A Bigger Splash is like a sultry film noir, but instead of taking place in the city shadows, it unfolds under the gentle golden light of sunny southern Italy. Directed by Luca Guadagnino (famed for I Am Love) and based on the 1969 New Wave French classic La Piscine, it slowly builds from a languid romance into a psychological thriller that is both compelling and unnerving.
Here are four main reasons to watch this film:
1. Tilda Swinton’s fabulous wardrobe, created by Raf Simons when he was still at Dior, is perfect for gliding through a Mediterranean summer. My favorite outfit was a sweeping white ankle-length skirt and black, low-back, 3/4-sleeve tee shirt paired with silver mirrored sunglasses, a wide brimmed straw hat and flat leather sandals.
2. The sexual tension that oozes in almost every scene. It both titillates and makes you uneasy. The quiet, lazy ennui as the characters lay by the pool, trade quips over cocktails, or wander throughout the town is interlaced with a sense of foreboding. You just know something sexy is going to happen and also something bad.
3. The cinematography is superb. Shadows on the hills from clouds moving over the landscape, a close up of a fish being prepared for a meal, a record spinning on a turntable, the camera lingering over sunbathing bodies—the overall feel is painterly and beautiful to watch.
4. The performances, of course! Swinton as a legendary rock star Marianne Lane, who is recovering from a vocal chord surgery with her boyfriend on the sleepy Italian island of Pantelleria. Matthias Schoenaerts as Marianne’s hunky, sensitive filmmaker boyfriend Paul, who is nursing her back to health. Ralph Fiennes as manic record producer Harry, who also happens to be Marianne’s ex-boyfriend. Dakota Johnson as Harry’s alleged teenage daughter Penelope—a Lolita-esque nymphet whose skimpy clothing matches her barely-there morals. In some ways, Johnson is far naughtier here than she was in 50 Shades of Grey.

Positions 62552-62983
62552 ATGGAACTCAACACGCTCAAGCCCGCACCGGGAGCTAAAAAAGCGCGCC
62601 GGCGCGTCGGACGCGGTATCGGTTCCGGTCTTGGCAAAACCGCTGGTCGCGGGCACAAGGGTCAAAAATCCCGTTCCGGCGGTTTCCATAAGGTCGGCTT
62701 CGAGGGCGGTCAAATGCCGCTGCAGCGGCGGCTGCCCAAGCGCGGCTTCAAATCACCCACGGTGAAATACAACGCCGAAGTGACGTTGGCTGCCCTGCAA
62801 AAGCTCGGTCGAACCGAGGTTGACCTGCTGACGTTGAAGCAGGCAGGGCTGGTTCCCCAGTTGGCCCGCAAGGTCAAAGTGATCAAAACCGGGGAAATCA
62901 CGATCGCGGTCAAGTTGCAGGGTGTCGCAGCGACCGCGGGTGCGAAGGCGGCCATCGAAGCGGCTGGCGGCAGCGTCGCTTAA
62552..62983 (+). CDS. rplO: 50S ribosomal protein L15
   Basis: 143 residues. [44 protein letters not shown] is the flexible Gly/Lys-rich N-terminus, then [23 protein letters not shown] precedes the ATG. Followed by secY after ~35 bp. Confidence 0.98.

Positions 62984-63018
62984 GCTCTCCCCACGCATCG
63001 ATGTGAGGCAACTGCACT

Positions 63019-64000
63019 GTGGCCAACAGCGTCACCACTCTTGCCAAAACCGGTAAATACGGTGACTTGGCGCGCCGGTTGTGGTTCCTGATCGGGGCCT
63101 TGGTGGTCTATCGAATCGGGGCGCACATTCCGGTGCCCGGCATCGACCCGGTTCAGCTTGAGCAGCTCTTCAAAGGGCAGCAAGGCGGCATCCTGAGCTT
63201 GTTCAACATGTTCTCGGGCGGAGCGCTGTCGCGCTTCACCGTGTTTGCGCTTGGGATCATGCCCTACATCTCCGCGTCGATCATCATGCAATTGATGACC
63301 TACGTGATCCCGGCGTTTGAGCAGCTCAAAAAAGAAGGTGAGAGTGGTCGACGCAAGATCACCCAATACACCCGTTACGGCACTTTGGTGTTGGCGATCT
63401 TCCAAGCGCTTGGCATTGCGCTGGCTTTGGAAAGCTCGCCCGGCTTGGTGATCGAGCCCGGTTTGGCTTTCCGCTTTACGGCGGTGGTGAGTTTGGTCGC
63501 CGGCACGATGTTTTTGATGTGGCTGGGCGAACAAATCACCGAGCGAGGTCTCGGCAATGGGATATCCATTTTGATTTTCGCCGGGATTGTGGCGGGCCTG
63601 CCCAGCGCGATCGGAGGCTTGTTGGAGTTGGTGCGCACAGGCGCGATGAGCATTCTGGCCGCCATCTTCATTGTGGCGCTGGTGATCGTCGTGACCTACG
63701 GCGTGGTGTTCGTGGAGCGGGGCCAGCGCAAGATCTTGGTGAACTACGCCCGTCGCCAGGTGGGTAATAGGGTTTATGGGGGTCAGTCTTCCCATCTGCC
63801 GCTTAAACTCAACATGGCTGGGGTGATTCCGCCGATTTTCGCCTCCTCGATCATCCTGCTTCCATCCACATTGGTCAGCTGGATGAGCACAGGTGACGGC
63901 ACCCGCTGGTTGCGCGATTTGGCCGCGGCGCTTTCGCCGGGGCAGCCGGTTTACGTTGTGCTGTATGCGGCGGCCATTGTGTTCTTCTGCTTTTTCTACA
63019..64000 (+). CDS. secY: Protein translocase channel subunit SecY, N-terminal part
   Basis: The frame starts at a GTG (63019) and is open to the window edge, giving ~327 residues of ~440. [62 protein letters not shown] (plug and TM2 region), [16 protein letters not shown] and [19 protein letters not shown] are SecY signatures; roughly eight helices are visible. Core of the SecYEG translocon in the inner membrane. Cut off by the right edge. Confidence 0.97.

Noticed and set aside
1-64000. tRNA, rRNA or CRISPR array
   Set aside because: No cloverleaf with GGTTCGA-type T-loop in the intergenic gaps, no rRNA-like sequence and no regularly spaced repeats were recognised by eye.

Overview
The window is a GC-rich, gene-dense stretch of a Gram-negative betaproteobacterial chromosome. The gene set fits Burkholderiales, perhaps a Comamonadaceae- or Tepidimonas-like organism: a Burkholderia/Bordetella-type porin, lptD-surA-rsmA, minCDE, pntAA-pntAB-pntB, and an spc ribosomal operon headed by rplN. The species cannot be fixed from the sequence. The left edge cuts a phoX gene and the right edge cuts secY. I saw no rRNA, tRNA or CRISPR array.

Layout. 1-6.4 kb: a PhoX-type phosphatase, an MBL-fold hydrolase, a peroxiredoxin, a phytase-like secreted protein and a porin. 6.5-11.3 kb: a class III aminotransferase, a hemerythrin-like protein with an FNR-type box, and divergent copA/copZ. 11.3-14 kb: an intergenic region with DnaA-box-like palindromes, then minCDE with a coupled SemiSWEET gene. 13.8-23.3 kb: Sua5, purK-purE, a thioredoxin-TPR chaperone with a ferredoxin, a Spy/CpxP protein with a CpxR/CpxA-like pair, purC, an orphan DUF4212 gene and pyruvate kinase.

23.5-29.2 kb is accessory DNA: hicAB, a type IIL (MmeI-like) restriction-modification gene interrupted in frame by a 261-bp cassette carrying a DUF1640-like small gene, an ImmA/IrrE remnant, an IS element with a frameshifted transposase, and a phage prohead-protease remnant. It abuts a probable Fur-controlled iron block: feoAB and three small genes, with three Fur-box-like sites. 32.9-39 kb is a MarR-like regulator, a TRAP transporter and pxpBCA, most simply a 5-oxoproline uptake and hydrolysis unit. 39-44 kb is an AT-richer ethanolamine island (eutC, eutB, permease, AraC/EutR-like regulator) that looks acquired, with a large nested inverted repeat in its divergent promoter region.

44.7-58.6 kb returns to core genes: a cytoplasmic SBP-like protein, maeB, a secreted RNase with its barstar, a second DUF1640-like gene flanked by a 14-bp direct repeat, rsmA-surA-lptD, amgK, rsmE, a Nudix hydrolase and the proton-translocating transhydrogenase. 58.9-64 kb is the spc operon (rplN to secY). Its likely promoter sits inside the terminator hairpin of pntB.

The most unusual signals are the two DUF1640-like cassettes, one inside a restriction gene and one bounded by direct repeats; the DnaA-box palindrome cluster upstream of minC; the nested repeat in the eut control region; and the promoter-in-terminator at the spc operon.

Marianne and Paul are having a sexy, lazy getaway—picnics on the beach, long drives in the jeep, naked massages by the pool, midnight swims, and plenty of love making—when Harry shows up unannounced with Penelope, (who he claims he just found out was his daughter). As the two intrude into Marianne and Paul’s idyllic getaway, old emotions and passions arise, and jealousy and rage ensue—all laced with a hazy overtone of calm relaxation (after all, they’re on vacation!). But it’s a placid pool on the surface with dangerous currents underneath.
At first, Paul puts up with Harry’s brash behavior. An extrovert who monopolizes every conversation, he also pours endless drinks although he knows Paul is a recovering alcoholic. In one of the best scenes in the film, Harry tries to impress the group with tales of his old days working on Rolling Stones album as he frenetically dances and sings along to their song “Emotional Rescue” (the song’s title is fitting).
Marianne, via whispers, gestures, and expressions tries to balance all the delicate egos. But eventually, Paul tires of Harry’s not-so-hidden agenda of winning Marianne back. Out of jealousy or sheer loss of will, he seemingly succumbs to the unwavering sexual advances lavished upon him by the not-so-innocent Penelope. (One starts to wonder if perhaps she was brought along by Harry for that very reason.)
I won’t tell you what happens next, but let’s just say that the title of the film finally comes into play as the characters’ emotions come to a head.
Catch A Bigger Splash in a theater near you on May 4.